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Rejuvenated Takakeisho Flying High at Kyushu Tournament

The ozeki notched a one-sided win over Takarafuji to stay tied for the lead with Terunofuji and Abi.

Resurgent ozeki Takakeisho overpowered Takarafuji on Friday, November 19 to remain undefeated at 6-0 and tied for the lead with yokozuna Terunofuji and rank-and-filer Abi at the Kyushu Grand Sumo Tournament.

Takakeisho came bursting out of the face-off and used a series of arm thrusts to send fourth-ranked Takarafuji toppling off the raised ring.

After going a modest 8-7 in the previous tournament, the pressure has been on the 25-year-old Takakeisho to perform better in this tournament.

The Tokiwayama stable wrestler has had his injury issues in recent tournaments and has been looking to regain the form that allowed to win this tournament in 2020.

In the day’s final bout, yokozuna Terunofuji got a double-handed grip on the belt of Okinoumi and drove the No. 3 maegashira out in a matter of seconds to maintain his share of the lead at 6-0.

Okinoumi had beaten Terunofuji three times previously but all those wins came in 2016 and a lot has changed since then. He couldn’t get a grip on the yokozuna’s belt on Friday and dropped to 2-4.

After their first bout ended in a draw, ozeki Shodai and No. 2 maegashira Takanosho needed a second bout to decide a winner.

In the rematch, Shodai lost his second straight bout when Takanosho shoved his opponent out while flying through mid-air to pick up his third win against three losses. Shodai lost for the second straight day and dropped to 3-3.

“I’m very happy with the result,” Takanosho said. “After the rematch, I felt lucky and wanted to take advantage of my second chance. Beating ozeki is a huge confidence boost for me.”

Sekiwake Mitakeumi stayed one win off the pace when he swatted down third-ranked Myogiryu, who dropped to 2-4.

Top maegashira Daieisho hauled down sekiwake Meisei to give both wrestlers a record of 3-3.

Mongolian Kiribayama finally got his first win as a komusubi when he used an overarm arm throw to defeat compatriot and fellow komusubi Ichinojo to improve to 1-5. Ichinojo, who has a 66-kg weight advantage over Kiribayama, dropped to 2-4.

In a showdown of 4-1 wrestlers, seventh-ranked maegashira Ura (5-1) stayed one win off the pace when he grabbed a hold of Takayasu’s right leg and toppled the No. 5 maegashira, sending him to his second loss.

Mongolian Hoshoryu improved to 2-4 when he used a well-timed leg kick to topple compatriot and No. 7 maegashira Chiyoshoma who fell to 3-3.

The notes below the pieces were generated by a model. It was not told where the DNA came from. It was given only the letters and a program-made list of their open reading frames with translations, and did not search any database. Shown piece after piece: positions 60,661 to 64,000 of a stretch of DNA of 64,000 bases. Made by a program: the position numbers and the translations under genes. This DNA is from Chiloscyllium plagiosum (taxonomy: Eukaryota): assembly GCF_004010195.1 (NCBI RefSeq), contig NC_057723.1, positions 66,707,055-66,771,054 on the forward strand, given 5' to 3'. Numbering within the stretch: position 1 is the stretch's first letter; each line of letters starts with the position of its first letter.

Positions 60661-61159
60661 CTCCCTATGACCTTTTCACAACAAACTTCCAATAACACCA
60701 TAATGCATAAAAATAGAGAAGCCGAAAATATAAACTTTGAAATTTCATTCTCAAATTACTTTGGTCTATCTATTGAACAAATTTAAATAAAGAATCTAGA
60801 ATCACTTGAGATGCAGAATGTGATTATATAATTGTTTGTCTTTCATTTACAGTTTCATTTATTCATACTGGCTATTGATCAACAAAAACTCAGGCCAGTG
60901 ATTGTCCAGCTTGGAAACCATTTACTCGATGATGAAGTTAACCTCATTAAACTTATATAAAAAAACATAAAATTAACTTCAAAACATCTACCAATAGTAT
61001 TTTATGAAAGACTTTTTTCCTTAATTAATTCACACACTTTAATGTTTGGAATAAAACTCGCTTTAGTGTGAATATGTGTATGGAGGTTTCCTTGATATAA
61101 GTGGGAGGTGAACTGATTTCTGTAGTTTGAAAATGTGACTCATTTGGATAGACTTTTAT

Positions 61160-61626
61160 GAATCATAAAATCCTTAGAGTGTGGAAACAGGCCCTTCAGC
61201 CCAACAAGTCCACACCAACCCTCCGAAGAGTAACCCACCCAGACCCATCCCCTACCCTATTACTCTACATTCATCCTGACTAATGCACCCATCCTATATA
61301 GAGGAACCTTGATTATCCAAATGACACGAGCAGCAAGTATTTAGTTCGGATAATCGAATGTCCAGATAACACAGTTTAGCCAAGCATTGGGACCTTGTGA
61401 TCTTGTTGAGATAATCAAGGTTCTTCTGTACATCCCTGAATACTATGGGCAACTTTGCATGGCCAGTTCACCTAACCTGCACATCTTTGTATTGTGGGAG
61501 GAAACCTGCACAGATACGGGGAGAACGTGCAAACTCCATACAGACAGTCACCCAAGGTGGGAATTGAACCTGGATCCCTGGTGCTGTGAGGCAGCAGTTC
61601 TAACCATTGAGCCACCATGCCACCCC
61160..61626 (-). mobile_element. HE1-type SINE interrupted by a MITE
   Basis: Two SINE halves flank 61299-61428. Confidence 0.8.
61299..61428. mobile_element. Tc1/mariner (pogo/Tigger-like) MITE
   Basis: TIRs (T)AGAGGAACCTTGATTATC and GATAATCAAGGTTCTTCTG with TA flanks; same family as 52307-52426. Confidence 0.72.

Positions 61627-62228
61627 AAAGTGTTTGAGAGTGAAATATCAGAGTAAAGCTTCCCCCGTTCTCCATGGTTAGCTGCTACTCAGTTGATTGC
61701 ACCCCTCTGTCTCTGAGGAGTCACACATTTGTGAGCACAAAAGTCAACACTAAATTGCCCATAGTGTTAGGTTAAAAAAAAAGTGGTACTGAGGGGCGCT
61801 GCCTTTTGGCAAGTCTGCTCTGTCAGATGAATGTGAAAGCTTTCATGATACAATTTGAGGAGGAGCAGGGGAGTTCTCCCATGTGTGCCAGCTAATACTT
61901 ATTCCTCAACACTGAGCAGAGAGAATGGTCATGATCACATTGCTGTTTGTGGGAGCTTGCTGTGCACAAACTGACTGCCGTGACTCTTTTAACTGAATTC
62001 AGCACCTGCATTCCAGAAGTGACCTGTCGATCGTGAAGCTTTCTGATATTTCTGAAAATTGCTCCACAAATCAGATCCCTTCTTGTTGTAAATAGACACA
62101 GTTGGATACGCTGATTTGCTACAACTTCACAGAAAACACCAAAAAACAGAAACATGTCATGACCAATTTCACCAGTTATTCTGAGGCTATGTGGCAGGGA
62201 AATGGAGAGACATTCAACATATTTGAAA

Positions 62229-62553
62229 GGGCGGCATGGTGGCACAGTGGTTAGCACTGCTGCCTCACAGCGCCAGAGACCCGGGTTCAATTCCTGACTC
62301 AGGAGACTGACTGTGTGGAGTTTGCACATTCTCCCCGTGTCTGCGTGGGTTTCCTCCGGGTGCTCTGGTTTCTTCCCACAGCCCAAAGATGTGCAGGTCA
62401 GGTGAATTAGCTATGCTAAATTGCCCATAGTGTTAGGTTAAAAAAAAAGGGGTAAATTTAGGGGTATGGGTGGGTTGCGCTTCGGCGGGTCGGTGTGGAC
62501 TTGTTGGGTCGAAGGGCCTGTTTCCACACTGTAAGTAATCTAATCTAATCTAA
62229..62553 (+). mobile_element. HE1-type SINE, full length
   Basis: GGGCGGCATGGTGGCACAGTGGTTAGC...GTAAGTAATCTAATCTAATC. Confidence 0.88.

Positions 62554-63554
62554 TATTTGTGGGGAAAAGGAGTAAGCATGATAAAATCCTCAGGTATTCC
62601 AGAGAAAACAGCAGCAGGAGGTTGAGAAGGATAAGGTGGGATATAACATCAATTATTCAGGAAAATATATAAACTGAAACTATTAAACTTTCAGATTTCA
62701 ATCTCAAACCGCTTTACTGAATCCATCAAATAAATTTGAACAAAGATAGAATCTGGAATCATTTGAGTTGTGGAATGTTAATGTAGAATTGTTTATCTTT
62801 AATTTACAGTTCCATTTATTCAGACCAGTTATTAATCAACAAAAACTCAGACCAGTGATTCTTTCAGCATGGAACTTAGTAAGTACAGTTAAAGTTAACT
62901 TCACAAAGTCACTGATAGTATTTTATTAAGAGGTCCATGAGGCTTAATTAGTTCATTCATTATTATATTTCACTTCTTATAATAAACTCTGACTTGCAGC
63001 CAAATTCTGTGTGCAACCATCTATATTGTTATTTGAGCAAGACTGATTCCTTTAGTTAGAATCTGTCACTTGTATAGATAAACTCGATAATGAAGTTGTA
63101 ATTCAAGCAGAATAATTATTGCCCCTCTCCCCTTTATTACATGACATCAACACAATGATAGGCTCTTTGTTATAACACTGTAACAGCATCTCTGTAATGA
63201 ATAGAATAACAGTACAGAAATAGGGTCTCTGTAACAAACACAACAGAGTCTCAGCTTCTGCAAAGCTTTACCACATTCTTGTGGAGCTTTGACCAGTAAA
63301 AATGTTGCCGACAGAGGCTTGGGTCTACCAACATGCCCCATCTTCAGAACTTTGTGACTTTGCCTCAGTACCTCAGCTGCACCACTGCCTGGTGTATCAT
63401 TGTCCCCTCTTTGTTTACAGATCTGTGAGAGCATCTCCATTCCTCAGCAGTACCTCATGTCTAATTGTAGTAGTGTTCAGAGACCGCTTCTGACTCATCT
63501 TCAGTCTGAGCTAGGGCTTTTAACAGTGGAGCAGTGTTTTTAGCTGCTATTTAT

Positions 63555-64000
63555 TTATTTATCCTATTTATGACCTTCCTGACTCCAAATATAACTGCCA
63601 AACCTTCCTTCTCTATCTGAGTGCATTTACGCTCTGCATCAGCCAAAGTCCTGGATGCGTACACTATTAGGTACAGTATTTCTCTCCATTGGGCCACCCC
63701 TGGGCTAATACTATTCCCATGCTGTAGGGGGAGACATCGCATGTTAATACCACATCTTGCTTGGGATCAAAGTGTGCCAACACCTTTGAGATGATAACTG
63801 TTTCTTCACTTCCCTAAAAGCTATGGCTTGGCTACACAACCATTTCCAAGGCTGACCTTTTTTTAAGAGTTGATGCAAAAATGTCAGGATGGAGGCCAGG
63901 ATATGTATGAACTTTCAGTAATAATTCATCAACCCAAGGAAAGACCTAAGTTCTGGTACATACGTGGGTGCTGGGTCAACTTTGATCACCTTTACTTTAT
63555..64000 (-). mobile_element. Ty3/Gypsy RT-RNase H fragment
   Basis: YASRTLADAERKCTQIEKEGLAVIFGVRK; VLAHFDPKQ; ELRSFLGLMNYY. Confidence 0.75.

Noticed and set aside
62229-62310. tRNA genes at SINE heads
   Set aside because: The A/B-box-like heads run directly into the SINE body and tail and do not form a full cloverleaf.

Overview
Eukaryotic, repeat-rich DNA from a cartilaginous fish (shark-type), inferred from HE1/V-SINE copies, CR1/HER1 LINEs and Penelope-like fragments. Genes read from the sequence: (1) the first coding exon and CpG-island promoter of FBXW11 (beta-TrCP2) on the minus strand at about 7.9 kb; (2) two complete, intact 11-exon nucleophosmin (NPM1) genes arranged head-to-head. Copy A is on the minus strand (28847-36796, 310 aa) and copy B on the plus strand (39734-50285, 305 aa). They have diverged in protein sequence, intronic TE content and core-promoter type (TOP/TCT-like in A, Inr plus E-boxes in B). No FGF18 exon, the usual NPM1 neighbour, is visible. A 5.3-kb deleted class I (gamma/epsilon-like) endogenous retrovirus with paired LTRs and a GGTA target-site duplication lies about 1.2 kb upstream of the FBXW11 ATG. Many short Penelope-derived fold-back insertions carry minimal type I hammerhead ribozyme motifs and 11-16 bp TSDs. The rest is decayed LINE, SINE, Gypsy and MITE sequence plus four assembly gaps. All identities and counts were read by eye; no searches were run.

Sumo iron man Tamawashi used a powerful arm thrust to the neck to dispatch fourth-ranked Endo in a matter of seconds.

Mongolian veteran Tamawashi, a No. 6 maegashira, improved to 5-1 while Endo dropped to 3-3. The two wrestlers have met 26 times in the past.

Further down the ranks, 15th-ranked Abi improved to 6-0 when he used a rare two-handed head twist down to send No. 16 Sadanoumi sprawling to the dirt surface.

Abi will face 12th-ranked maegashira Hokutofuji on Day 7. Hokutofuji is 4-2 after losing to ninth-ranked Hidenoumi (4-2) on Friday.

Hidenoumi’s brother Tobizaru, a No. 8 maegashira, improved to 4-2 when he spun Terutsuyoshi around after the face-off and drove the 11th-ranked maegashira out to his third loss against three wins.


Three Stars

First Star: Kiribayama. The new komusubi finally got off the schneid with a big win over Mongolian behemoth Ichinojo. Kiribayama came into the tournament with high hopes but got off to a nightmare start. Hopefully, Friday’s win will allow him to turn things around.

Second Star: Abi. With a rare “tokkurinage” technique to remain tied for the lead, rank-and-filer Abi is having the best tournament of his career and is worthy of second-star status.

Third Star: No. 7 maegashira Ura. Ura’s perfectly-timed leg kick against a tough opponent in Takayasu was the type of unorthodox move that makes the Kise stable man one of the most exciting wrestlers to watch.

Author: Jim Armstrong

The author is a longtime journalist who has covered sports in Japan for more than 25 years. You can find his articles here, on JAPAN Forward.


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